sort of, um, disillusioned by, you know, or, um, fooled by people's

Trish:

success, especially on social media.

Trish:

There's the, you, you see it, and you can't help but think all

Trish:

of these businesses with their very pretty posts and are, are,

Trish:

you know, churning out the sales.

Trish:

It, it, that really isn't the truth.

Trish:

Um, it takes years, um, pandemics aside and, um, like you suggested

Trish:

earlier to, to focus on your passions and your strengths you have.

Trish:

You know, you're going to have to work really hard.

Trish:

You, things that you do in the background, you won't realize that

Trish:

will actually start to generate sales.

Trish:

Um, you just have to keep, you have to keep at it.

Trish:

And I think my, my, you know, you have to, you have to make it, you

Trish:

have to tell yourself, if you are, if you're a personality like me, who's,

Trish:

who's not full of self-confidence.

Trish:

You have to tell yourself that this is, that this is your business.

Trish:

Because when you're a mum and you're working from home and it's

Trish:

your own small business, you can't believe how, how unimportant it can

Trish:

become to the rest of the family.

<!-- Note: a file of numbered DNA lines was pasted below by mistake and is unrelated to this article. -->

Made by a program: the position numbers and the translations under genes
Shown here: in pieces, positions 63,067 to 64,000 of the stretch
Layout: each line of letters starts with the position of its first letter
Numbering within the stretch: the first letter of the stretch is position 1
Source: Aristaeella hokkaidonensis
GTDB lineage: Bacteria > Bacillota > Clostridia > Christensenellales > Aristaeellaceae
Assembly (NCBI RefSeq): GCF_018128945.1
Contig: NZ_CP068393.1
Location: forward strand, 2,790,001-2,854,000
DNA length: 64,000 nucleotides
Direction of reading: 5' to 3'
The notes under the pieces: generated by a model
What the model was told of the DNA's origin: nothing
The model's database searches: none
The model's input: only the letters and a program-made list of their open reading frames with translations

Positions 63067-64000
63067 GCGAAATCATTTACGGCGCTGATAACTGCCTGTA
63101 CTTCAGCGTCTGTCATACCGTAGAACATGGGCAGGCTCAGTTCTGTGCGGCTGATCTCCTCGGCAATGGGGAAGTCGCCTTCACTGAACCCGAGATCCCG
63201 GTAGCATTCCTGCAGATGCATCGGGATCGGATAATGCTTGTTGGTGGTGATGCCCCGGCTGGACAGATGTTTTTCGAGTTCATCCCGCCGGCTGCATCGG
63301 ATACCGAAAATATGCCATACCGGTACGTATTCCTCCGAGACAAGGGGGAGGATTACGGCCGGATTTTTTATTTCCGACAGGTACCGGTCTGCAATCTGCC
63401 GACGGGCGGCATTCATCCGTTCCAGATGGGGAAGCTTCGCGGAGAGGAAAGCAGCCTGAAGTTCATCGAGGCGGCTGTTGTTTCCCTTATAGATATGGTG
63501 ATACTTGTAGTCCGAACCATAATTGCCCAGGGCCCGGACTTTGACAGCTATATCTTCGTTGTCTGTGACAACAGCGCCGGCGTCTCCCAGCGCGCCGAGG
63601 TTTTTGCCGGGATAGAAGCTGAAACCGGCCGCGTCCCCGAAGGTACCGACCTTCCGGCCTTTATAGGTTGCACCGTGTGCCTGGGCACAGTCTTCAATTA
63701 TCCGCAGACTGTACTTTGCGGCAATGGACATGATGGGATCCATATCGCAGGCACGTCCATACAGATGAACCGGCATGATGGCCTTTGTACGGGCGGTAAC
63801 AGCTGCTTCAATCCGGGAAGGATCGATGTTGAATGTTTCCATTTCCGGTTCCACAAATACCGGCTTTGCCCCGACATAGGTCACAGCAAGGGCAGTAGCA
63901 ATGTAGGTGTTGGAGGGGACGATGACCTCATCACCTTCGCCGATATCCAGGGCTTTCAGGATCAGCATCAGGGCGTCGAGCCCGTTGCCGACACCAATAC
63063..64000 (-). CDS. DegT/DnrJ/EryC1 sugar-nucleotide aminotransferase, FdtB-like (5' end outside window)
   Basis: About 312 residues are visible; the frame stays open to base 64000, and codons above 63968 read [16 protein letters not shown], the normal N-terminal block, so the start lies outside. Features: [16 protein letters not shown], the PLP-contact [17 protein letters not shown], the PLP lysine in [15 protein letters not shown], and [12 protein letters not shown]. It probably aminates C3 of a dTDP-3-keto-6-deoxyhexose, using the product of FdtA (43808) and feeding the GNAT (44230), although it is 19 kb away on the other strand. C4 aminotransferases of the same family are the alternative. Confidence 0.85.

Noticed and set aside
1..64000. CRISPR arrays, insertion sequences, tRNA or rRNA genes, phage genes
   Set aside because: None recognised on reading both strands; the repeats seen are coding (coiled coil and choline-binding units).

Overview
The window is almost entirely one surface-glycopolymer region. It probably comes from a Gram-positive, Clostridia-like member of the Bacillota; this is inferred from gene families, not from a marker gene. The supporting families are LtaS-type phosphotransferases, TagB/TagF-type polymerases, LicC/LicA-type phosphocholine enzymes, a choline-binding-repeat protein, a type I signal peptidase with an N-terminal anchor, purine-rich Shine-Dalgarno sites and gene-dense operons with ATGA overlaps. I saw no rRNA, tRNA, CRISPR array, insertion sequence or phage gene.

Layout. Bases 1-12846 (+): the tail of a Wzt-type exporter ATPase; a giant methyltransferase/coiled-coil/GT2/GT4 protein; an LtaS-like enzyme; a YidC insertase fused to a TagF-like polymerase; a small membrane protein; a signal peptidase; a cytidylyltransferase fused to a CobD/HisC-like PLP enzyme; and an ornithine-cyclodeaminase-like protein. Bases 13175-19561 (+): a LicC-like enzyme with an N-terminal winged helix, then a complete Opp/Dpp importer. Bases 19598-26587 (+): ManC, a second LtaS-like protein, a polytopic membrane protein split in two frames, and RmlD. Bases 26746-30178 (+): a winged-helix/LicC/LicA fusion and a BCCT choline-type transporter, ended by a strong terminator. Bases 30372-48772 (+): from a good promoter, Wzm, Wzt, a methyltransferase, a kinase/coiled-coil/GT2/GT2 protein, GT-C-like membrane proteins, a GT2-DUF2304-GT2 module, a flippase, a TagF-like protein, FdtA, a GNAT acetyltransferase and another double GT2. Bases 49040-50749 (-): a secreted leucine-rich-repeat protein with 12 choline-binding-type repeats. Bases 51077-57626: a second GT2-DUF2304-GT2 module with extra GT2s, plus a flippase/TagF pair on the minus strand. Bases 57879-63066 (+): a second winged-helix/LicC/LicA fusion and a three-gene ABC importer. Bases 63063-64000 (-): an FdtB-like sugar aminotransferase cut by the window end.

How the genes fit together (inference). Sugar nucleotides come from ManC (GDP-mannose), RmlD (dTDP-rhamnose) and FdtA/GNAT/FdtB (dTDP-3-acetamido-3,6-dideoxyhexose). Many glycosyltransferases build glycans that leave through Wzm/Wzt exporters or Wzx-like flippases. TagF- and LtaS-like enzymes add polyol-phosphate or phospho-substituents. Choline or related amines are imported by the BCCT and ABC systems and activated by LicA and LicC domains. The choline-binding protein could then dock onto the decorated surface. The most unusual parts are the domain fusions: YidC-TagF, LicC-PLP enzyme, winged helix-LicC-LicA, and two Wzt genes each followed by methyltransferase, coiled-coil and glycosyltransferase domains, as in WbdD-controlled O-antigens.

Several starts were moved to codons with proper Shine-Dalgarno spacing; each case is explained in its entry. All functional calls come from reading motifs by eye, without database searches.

Trish:

They just seem to assume that it just does its own thing in the background, you know?

Trish:

And, and, and you drop everything for loads of washing, for family

Trish:

lunches, for school runs for, yeah.

Trish:

You have to, you have to keep making it important for yourself you know.

Vicki Weinberg:

Last year I spoke to Raksha Patel about how she started up

Vicki Weinberg:

her business around bullet journaling.

Vicki Weinberg:

Raksha has some great advice to share with us now, as well as, um, a quote

Vicki Weinberg:

that she uses, which I absolutely love.

Vicki Weinberg:

Um, see if you can spot which one it is.

Raksha:

What I would say is that there's a lot to learn, um, in this

Raksha:

whole journey, and you only really learn by doing and reflecting.

Raksha:

Um, and a, there's a quote that I love that describes this really well.

Raksha:

It's, I hear and I forget.

Raksha:

I see.

Raksha:

And I remember.

Raksha:

I do and I understand, and this couldn't be more true because I always

Raksha:

thought about starting a business or wanting to work for myself and spent

Raksha:

years just putting myself off because I always thought I didn't have any

Raksha:

good ideas or I don't know what to do.

Raksha:

Um, and it was only after taking that first step of making a video that I